This is another in an occasional series of posts dissecting the claims made by JunkScience purveyor Steven Milloy’s “100 things you should know about DDT.” What I find in this list is a lot of deception, misleading claims, and general unjustified vitriol. In this post I’m looking at Milloy’s point #10.
10. Rachel Carson sounded the initial alarm against DDT, but represented the science of DDT erroneously in her 1962 book Silent Spring. Carson wrote “Dr. DeWitt’s now classic experiments [on quail and pheasants] have now established the fact that exposure to DDT, even when doing no observable harm to the birds, may seriously affect reproduction. Quail into whose diet DDT was introduced throughout the breeding season survived and even produced normal numbers of fertile eggs. But few of the eggs hatched.” DeWitt’s 1956 article (in Journal of Agriculture and Food Chemistry) actually yielded a very different conclusion. Quail were fed 200 parts per million of DDT in all of their food throughout the breeding season. DeWitt reports that 80% of their eggs hatched, compared with the “control”” birds which hatched 83.9% of their eggs. Carson also omitted mention of DeWitt’s report that “control” pheasants hatched only 57 percent of their eggs, while those that were fed high levels of DDT in all of their food for an entire year hatched more than 80% of their eggs.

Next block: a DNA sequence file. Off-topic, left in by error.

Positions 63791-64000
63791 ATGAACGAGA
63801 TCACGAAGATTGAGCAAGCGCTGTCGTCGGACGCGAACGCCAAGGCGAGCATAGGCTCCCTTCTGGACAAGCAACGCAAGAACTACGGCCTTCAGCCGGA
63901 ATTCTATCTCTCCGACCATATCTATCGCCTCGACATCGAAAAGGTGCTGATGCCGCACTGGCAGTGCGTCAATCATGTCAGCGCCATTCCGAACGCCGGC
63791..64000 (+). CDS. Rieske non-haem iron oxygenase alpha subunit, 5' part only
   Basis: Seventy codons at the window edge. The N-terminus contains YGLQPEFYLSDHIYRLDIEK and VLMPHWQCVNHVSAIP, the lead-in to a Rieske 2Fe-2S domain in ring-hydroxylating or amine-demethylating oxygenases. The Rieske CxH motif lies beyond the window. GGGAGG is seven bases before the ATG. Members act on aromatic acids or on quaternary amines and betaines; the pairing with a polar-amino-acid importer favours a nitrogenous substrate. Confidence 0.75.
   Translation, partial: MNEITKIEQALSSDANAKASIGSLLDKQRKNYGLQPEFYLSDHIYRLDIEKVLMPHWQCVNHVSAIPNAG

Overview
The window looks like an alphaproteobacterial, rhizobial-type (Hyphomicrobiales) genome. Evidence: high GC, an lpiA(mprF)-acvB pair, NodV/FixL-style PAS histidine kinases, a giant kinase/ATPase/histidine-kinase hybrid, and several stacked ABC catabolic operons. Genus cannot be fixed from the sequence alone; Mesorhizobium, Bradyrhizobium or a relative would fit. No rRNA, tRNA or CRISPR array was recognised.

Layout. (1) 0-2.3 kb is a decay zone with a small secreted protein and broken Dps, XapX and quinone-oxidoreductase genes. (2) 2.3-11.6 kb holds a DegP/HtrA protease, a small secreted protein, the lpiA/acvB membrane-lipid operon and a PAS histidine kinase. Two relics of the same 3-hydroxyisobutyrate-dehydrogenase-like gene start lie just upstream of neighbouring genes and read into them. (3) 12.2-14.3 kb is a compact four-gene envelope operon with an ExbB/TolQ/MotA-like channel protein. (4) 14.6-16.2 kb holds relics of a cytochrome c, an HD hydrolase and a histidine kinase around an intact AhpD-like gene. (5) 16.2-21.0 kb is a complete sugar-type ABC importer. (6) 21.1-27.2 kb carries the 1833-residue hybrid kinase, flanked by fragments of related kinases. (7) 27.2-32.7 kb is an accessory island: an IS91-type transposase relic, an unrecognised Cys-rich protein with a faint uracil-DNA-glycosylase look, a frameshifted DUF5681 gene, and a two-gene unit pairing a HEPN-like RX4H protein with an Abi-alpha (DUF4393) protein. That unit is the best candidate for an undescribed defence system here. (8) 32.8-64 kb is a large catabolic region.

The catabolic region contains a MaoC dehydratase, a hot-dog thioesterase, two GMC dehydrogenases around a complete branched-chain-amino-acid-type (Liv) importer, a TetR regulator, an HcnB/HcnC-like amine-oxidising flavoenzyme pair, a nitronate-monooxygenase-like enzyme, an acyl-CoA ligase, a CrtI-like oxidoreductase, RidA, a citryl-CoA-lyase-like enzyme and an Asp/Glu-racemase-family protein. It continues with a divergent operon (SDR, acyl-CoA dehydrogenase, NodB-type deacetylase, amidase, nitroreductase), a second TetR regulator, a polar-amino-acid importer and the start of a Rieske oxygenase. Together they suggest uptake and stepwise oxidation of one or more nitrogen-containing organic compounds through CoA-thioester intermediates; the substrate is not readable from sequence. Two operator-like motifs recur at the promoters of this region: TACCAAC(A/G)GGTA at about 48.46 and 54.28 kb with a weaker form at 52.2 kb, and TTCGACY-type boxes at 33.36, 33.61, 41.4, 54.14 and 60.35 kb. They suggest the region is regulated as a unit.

Considering Carson’s careful citing of studies on all sides of the issue, and her use of sources dating back 30 years and more, it would be difficult for her to have “represented the science of DDT erroneously.” Carson got the science right. Milloy doesn’t even get the quote of Carson right, however, deleting her main point, and editing it to set up a straw man argument which misleads unwary readers.
Carson represented the science faithfully. Milloy simply dissembles in his accusation that she got it wrong.
In fact, Carson offered more than 50 pages of citations to studies, virtually everything available on DDT and the other chemicals she wrote about, up to the time of publication. Carson had started working on the issue in 1948, and worked almost solely on the work that became Silent Spring between 1959 and the book’s publication. None of the studies she cited has been retracted. Most of the studies were determined to be accurate in follow-up studies.
I discuss this at some length, below the fold. Read the rest of this entry »